On-Site Inspection Agency (OSIA) Collection

Summary
Collection ID:
NASM.2021.0013
Creators:
United States. On-Site Inspection Agency
Martin Marietta Corporation
Dates:
1987 - 1993
Languages:
English
.
Physical Description:
0.39 Cubic feet
One letter document case.
Repository:
The collection includes items relating to Martin Lee Klug's duties as an Intermediate-Range Nuclear Forces (INF) Program Manager at the Martin Marietta plant (former Pershing 1 launcher production facility) at Middle River, Maryland.
This collection is in English.

Scope and Contents
Scope and Contents
The collection includes the following items relating to Martin Lee Klug's duties with the INF Program: 28-29 July 1991 Soviet Inspection Report; two temporary ID badges; black and white Gemini-Titan II photos; color photography of OSIA inspectors, both Americans and Soviets; On-Site Inspections under the INF Treaty by Joseph P. Harahan, 1993; two meal tickets; Klug's Martin Marietta business card; Titan II brochure; certificates for completion of INF Treaty Inspector Course and DoD certificate for service during the Cold War; 1993 OSIA thank you letter from General Govan to William Ballhaus, President of Martin Marietta; and Soviet Museum Guides: Stories of the Hermitage and Museums In and Around Moscow autographed by Soviet Inspectors.

Arrangement
Arrangement
Arranged by type.

Biographical / Historical
Biographical / Historical
The 1987 Intermediate-Range Nuclear Forces (INF) Treaty between the United States and the Soviet Union eliminated nuclear and conventional ground-launched ballistic and cruise missiles with ranges of 300 to 3,200 miles. The treaty was the first nuclear arms control treaty to require the destruction of an entire class of nuclear-armed missiles and to permit on-site inspections to help verify compliance. President Ronald Reagan directed the Department of Defense (DOD) to create the On-Site Inspection Agency (OSIA) in 1988 to carry out US inspections in the USSR, Czechoslovakia, and East Germany and to escort Soviet inspectors in the United States, West Germany, Belgium, the Netherlands, Italy, and the United Kingdom. As a result of the INF Treaty, the United States and the Soviet Union destroyed a total of 2,692 short-, medium-, and intermediate-range missiles by the treaty's implementation deadline of June 1, 1991.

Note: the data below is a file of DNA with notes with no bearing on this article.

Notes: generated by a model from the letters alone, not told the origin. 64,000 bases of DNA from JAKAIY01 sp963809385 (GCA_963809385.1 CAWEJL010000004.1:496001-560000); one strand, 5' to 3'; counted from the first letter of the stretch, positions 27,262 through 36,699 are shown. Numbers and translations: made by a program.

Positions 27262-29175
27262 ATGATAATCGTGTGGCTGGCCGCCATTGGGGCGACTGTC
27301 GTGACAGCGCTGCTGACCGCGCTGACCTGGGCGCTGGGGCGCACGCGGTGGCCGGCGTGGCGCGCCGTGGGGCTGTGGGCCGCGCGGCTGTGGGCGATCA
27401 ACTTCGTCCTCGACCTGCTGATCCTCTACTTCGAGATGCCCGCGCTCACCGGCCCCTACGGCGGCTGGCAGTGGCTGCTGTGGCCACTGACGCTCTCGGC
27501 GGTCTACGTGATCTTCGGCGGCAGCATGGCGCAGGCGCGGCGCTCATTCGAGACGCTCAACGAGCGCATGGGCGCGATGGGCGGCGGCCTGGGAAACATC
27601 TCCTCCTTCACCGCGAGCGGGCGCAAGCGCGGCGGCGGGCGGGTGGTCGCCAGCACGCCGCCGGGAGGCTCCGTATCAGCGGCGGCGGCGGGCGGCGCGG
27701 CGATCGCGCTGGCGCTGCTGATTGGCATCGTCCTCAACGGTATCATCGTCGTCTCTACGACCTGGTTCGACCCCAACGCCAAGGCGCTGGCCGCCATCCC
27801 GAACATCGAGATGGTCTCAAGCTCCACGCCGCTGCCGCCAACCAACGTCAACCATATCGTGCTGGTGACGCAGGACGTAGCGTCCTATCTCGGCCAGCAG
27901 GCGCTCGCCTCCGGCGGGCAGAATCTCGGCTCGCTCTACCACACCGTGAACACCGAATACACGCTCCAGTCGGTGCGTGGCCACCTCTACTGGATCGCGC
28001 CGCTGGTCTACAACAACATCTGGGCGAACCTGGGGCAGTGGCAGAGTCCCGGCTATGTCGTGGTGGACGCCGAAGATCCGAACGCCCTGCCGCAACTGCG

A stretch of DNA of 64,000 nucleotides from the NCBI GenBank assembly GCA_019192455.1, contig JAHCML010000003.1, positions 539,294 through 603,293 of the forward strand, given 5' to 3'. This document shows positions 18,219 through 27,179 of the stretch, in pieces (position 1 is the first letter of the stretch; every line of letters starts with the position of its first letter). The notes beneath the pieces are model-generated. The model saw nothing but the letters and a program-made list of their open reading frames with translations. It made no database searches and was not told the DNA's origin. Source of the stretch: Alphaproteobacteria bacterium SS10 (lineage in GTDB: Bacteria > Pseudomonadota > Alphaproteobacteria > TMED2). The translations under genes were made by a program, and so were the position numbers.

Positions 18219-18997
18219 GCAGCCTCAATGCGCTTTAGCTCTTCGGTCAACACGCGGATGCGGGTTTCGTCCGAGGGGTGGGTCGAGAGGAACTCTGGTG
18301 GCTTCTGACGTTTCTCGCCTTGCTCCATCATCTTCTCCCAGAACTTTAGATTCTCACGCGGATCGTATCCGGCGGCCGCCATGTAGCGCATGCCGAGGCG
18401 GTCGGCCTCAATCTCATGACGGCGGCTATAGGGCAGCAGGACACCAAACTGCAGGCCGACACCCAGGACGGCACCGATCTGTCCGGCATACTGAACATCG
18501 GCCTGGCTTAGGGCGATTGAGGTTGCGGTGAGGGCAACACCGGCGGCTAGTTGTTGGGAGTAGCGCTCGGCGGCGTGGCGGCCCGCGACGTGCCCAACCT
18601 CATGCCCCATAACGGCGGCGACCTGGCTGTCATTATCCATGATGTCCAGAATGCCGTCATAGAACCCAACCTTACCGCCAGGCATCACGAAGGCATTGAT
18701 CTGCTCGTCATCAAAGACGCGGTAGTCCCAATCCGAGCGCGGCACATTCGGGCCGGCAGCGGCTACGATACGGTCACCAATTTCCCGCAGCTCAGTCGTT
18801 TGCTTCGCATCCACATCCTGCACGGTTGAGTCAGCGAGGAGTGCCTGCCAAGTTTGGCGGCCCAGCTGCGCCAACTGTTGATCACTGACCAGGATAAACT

Martin Lee Klug was Deputy INF Program Manager (1989–1990) and then INF Program Manager (1991–1995) at the Martin Marietta plant (former Pershing 1 launcher production facility) at Middle River, Maryland.

Administration
Author
Patti Williams
Immediate Source of Acquisition
Martin Lee Klug, Gift, 2021, NASM.2021.0013
Processing Information
Arranged, described, and encoded by Patti Williams, 2021.

Using the Collection
Conditions Governing Use
Material is subject to Smithsonian Terms of Use. Should you wish to use NASM material in any medium, please submit an Application for Permission to Reproduce NASM Material, available at Permissions Requests.
Conditions Governing Access
No restrictions on access
Preferred Citation
On-Site Inspection Agency (OSIA) Collection, NASM.2021.0013, National Air and Space Museum, Smithsonian Institution.

Keywords
Keywords table of terms and types.
Keyword Terms Keyword Types
Astronautics Topical Search Smithsonian Collections Search ArchiveGrid
Ballistic missiles Topical Search Smithsonian Collections Search ArchiveGrid
Cold War Topical Search Smithsonian Collections Search ArchiveGrid
Nuclear weapons Topical Search Smithsonian Collections Search ArchiveGrid
Treaty Between the United States of America and the Union of Soviet Socialist Republics on the Elimination of Their Intermediate-Range and Shorter-Range Missiles (1987 December 8) Title Search Smithsonian Collections Search ArchiveGrid
Reports -- 20th century Genre Form Search Smithsonian Collections Search ArchiveGrid
Ephemera Genre Form Search Smithsonian Collections Search ArchiveGrid

Repository Contact
National Air and Space Museum Archives
14390 Air & Space Museum Parkway
Chantilly, VA 20151
NASMRefDesk@si.edu
https://airandspace.si.edu/archives